Philander Chase



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Chase is thinking of and devising plans to return to the Northern States, but he may have to stay in New Orleans for a while longer because of the building of a church.




New Orleans, LA


Daniel Fay, Jedediah Fay, Addison Smith, Salmon Cotton, money, church


New Orleans Jan. 29 10.

My dearly beloved Brother,

You will be surprised to learn that your kind letter of Nov. 25th has lain by me almost two weeks unanswered; especially when I assure you that scarcely a day has elapsed without its being perused, either by Mrs. C. or myself. There is such candour, brotherly kindness, charity and genuine good sense, to be found in every line, that I peruse and re-peruse it, with never-ceasing delight.

I rejoice to find you were in the way to receive the little sums I sent you; though it causes me much redress to find [its] mode of conveyance has proved so tardy. I fondly hoped, long ere your letter was dated, that the cash would have been in your hands: but “better late than never.” That you will apply it as I deserve I never had any doubt; for, if I may judge from my own heart, the wishes of a brother at such a distance assume too much the nature of “dying requests” to be neglected. All that disturbs my mind on this subject is that my Remittances are so small and so little adequate to the purposes for which they are designed. Yes considering the limited nature of my living and employment I hope good wishes and intentions will be taken as “in part payment’ and so with Heaven’s blessing the thing may do. I allude now to the wants of my dear and hon’d Father-in-law and his worthy family. Happy shall [shall] I be to learn he has removed in the neighbourhood of your academy. Pray do urge it with all your might - so long as I remain alive and am doing well in this country he may rely on the annual sum mentioned. And sh’d I remove to the Northward and realize my reasonable expectations in having pupils confided by my charge, the same stipend shall be continued. Jedediah is doing well. His letters both in style accuracy and penmanship fully answer my expectations. Perhaps something [more] I shall transmit through your hands. Pray befriend him: for on him under Providence will not the support of his Parents in their declining days.

It was another subject of great delight to learn that Addison Smith and Salmon Cotton were with you. My love to the dear fellows; and may God speed and bless them. Dear Father [?]! How confident may we be that his was the death of the righteous! It was not sudden, for it was prepared for - he was read - God took him!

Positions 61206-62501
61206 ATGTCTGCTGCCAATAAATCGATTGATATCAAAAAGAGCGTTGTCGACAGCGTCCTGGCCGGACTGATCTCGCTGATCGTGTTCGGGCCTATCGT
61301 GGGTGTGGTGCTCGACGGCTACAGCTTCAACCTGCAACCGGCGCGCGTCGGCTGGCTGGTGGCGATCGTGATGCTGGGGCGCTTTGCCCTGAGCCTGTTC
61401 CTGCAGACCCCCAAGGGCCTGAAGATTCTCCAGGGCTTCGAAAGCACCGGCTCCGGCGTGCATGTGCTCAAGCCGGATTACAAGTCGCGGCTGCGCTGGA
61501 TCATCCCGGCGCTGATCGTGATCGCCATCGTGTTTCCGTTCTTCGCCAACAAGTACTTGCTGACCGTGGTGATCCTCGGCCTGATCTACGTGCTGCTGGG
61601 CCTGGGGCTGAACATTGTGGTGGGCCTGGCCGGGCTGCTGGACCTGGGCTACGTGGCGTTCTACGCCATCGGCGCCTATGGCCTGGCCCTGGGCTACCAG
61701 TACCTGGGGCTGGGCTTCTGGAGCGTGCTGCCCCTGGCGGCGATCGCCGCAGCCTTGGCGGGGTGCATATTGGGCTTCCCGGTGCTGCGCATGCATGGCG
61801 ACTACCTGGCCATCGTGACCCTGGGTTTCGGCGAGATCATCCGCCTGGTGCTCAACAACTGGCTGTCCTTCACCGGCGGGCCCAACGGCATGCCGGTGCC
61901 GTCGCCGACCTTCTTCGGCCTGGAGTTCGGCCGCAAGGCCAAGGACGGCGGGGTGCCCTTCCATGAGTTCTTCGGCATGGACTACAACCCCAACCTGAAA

You see that I have mentioned my return to the Nor. as hypothetical...How shall I reconcile this with what you have seen in letters to others that we are to leave this in April or May next? … I believe the best way will be to tell the story. The Salary fell short and the Church was not built, as was stipulated when I settled. I could no longer bear it; and took my ground - to return in the Spring or stay here and see people doing as they ought to do making general and effectual exertions in the building a house to the honor and worship of the Great Being whom we serve. Nothing was done and I advertised my removal in the form of proposals for taking some pupils to the Northern States placing myself and them by the side of one of our best [?] and superintending their education. My plan was progressing and no doubt was entertained by me that I should go - till a few days ago the wardens called on me and told me that by means of the interference of the territorial Legislature, now in session, in granting a Lottery, they had little doubt of the fulfillment of the conditions on which I had promised to stay that a Church would be built. If they be not mistaken in their expectations - I am destined by my duty to remain here still longer: As to my own opinion relative to their final success I can say nothing positive; but can’t help thinking, [?] perhaps led on my by wishes, that I shall go - yes go in the spring and have the unspeakable felicity of throwing myself once more before my Parents knees for a blessing and of embracing my dear Brothers and Sisters.

My darling boys! And are ye neglected in this picture of my further joys of hope? [?]ness the constant prayers which we offer for your happiness...Witness the tears of joy which fell from our eyes on reading the flattering account which your honoured Uncle gives of your good conduct and progress in your studies. Go on lov[e]ly Lads! And never cease to deserve the character which you have obtained, by obedience diligence and more by deportment.

Forgive this apostrophy, dear Brother! Pardon a parent’s fondness!

The best love of my wife and self to your dear Olive and to all who enquire after

Your loving brother

Philander Chase

Letter to Dudley Chase



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